Beebz is a young and plucky demon set to overthrow the Demon King; the only problem is that she has to get through the other demon lords first and claim dominion over their turfs. Demon Turf is a 3D platformer with its own unique 2D aesthetic art style. Developed by Fabraz (Slime-San) and published by Playtonic Friends (Yooka-laylee and Yooka-Laylee and the Impossible Lair), Demon Turf shows a lot of promises and expectations are high from Playtonic's first published 3D platformer.
Rather than opting for the sandbox approach, Demon Turf has gone with a mission-based structure à la Super Mario 3D World. While fans of the genre may tend to opt for the former approach, Demon Turf adopting the latter works to its favour here as you're greeted with more concentrated, bite-sized challenges which are perfect for its style and for the on-the-go play style.
Within each mission, you'll be tasked with reaching the end to collect the battery. Sounds easy enough but along the way, you can opt to collect three optional sweets which can be used to upgrade abilities in the Hub area. These sweets are often in places slightly off the beaten track and if you click in and hold the left analogue stick, an arrow will appear that points you in the direction of the nearest one; this avoids aimless wandering without shining a beacon on the collectible and simplifying the process. Lastly, for all you speedrunners out there, each level has a trophy to obtain if you reach the end within the suggested time. I only collected a few throughout my playthrough and nothing happened besides a little applause, so I can't say if they actually amount to anything aside from online bragging rights.
Whilst making your way through the levels, you can opt to put down flags to mark checkpoints. However, you are limited to how many you can place in a single level (three but can be upgraded to four) and this creates a level of strategy and a sense of risk-reward. It's a great spin on the checkpoint system that has been a mainstay in linear platformers and one that I wouldn't mind seeing implemented more often.
Demon Turf has style coming out of its wazoo! It screams late 90s/early 2000s cartoons and its music has a similar funk rock groove that you'd expect from the Splatoon franchise. In addition, the 2D aesthetic choice in a 3D platformer creates its own unique style and dares to do what other entries have not and for that, it has to be respected.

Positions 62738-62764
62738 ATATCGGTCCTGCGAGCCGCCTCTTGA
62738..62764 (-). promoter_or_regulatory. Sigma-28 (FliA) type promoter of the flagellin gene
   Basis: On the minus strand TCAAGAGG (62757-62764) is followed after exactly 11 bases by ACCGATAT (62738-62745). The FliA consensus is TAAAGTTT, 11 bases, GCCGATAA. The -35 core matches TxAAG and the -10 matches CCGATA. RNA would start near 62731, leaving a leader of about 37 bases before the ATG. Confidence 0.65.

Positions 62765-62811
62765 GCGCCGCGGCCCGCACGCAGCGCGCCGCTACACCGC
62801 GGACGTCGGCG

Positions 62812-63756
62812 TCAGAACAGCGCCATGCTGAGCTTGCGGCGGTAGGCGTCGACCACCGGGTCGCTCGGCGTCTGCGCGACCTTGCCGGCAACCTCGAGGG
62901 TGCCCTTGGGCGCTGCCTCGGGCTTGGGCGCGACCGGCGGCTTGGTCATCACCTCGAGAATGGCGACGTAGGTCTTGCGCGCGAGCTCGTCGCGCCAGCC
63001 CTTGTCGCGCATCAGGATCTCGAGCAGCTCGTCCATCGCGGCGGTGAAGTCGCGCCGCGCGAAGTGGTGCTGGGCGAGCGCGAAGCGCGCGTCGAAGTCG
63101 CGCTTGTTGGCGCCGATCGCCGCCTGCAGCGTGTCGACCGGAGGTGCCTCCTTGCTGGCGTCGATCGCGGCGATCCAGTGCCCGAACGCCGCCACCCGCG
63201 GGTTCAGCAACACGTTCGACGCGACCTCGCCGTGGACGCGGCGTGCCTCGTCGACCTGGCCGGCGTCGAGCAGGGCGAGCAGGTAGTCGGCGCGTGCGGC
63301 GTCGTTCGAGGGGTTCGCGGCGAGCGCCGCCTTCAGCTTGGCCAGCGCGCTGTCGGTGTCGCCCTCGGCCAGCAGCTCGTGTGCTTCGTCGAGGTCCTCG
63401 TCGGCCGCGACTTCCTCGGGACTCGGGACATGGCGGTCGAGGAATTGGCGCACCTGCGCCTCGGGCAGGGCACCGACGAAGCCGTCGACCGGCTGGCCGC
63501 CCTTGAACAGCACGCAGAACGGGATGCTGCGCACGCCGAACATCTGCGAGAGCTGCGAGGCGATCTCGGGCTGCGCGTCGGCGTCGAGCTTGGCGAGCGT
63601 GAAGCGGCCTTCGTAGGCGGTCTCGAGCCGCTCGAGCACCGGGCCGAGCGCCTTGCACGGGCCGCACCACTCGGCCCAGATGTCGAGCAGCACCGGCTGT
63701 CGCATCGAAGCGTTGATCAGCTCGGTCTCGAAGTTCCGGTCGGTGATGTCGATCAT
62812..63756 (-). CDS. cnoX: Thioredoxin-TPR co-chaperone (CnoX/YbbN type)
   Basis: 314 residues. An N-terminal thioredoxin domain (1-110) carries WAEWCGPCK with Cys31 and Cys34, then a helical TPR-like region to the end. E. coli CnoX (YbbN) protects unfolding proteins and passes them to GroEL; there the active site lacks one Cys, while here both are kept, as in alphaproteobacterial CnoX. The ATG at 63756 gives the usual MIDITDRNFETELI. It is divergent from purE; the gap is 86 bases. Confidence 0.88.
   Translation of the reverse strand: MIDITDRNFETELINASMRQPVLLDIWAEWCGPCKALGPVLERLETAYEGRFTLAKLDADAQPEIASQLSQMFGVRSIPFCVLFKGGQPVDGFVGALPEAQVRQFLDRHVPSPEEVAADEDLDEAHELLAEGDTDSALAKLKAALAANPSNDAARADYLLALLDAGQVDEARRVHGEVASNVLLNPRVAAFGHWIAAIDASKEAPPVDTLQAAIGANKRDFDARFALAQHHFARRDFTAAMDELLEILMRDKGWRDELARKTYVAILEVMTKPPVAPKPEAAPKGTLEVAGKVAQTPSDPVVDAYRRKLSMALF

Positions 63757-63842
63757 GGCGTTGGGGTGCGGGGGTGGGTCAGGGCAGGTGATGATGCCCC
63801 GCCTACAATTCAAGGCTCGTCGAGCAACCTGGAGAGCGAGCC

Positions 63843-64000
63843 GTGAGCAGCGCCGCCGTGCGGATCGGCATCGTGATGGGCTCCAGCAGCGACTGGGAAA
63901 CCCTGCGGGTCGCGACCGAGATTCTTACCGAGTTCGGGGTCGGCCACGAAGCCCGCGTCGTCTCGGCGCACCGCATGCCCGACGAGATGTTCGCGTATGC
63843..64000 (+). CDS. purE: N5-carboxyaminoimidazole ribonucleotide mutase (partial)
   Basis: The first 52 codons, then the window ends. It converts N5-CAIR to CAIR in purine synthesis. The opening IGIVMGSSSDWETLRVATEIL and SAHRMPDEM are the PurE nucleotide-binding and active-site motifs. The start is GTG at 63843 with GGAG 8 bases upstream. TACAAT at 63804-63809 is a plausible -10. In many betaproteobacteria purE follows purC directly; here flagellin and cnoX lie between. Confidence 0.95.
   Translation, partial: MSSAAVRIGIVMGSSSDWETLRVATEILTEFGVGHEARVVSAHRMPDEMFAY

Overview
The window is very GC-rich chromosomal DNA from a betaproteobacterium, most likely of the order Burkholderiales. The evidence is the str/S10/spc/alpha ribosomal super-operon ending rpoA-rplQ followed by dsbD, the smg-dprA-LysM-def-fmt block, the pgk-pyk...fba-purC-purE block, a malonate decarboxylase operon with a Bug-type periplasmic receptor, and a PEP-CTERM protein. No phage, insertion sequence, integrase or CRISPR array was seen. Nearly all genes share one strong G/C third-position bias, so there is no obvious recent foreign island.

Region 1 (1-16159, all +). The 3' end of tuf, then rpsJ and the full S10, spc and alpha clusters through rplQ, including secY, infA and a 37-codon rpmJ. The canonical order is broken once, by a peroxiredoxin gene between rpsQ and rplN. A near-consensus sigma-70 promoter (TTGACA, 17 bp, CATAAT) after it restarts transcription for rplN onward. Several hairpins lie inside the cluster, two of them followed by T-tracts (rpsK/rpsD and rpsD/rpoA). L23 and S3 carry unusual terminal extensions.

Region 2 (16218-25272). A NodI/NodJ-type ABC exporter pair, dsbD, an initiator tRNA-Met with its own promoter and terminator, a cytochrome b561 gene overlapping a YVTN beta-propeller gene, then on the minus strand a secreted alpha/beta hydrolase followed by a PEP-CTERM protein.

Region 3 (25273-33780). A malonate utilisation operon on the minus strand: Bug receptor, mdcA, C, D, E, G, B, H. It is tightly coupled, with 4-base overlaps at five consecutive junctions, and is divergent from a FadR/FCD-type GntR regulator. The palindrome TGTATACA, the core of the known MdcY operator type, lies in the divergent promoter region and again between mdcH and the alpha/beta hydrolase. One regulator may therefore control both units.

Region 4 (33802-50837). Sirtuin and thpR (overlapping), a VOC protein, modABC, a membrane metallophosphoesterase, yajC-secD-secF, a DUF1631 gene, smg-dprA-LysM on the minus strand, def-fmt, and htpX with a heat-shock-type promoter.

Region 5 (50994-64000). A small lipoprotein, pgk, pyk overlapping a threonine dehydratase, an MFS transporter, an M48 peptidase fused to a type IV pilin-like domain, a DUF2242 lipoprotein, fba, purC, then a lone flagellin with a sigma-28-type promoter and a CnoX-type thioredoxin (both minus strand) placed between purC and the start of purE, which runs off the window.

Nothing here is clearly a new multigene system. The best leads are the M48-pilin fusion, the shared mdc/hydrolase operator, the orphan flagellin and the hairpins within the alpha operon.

- A fitting mission-based structure
- Plenty to collect
- Set-your-own-checkpoints system
- So much style!
I was hoping that after a few hours in, the 2D models in a 3D platformer would begin to feel more natural and it would then seemlessly blend together. While it does this to an extent, the odd juxtaposition occasionally resulted in mistimed jumps or not being able to correctly judge the distance between Beebz and her surrounding enemies.
The combats zones are nothing short of mind-numbingly infuriating. The hit detection feels wonky; you're often tasked with hitting your opponent with your charged hand blast attack and knocking them into spikes (and this is less than satisfying in so many ways); the camera struggles to keep itself consistent, especially when you're forced to use the hookshot which brings up my other qualm; the Z-targeting is automated, making it all feel horribly primitive and resulted in attacking wrong objects and enemies. I dreaded every combat zone I would see looming in the distance.
Despite my earlier praise about Demon Turf opting for smaller, bite-sized, linear levels, it does act as a detriment to the game's world-building. If one was to look back at the Nintendo 64 classic Banjo-Kazooie, the open sandbox world coupled with a breathing overworld provided that sense of personality and grandeur. On the other side of the coin, the bite-sized levels often felt empty and like obstacle courses, rather than open spaces that had meaning and depth to them.
- Distracting 2D models
- Infuriating combat
- A sense of repetition
Final Score: 5/10
Demon Turf is way too ambitious for its own good. While it lays down the fundamentals of a 3D platformer well, its less than practical choice of art style and wonky combat controls make many aspects of the game a chore. I would have liked to have seen this game scaled down in terms of scope, focussing more on what it does well and not on trying to do too much and shooting itself in the foot.
Thank you for checking out our Demon Turf switch review, thank you to Playtonic Friends (via Renaissance PR) for providing the review code and thank you to our $5 and up Patreon Backers for their ongoing support: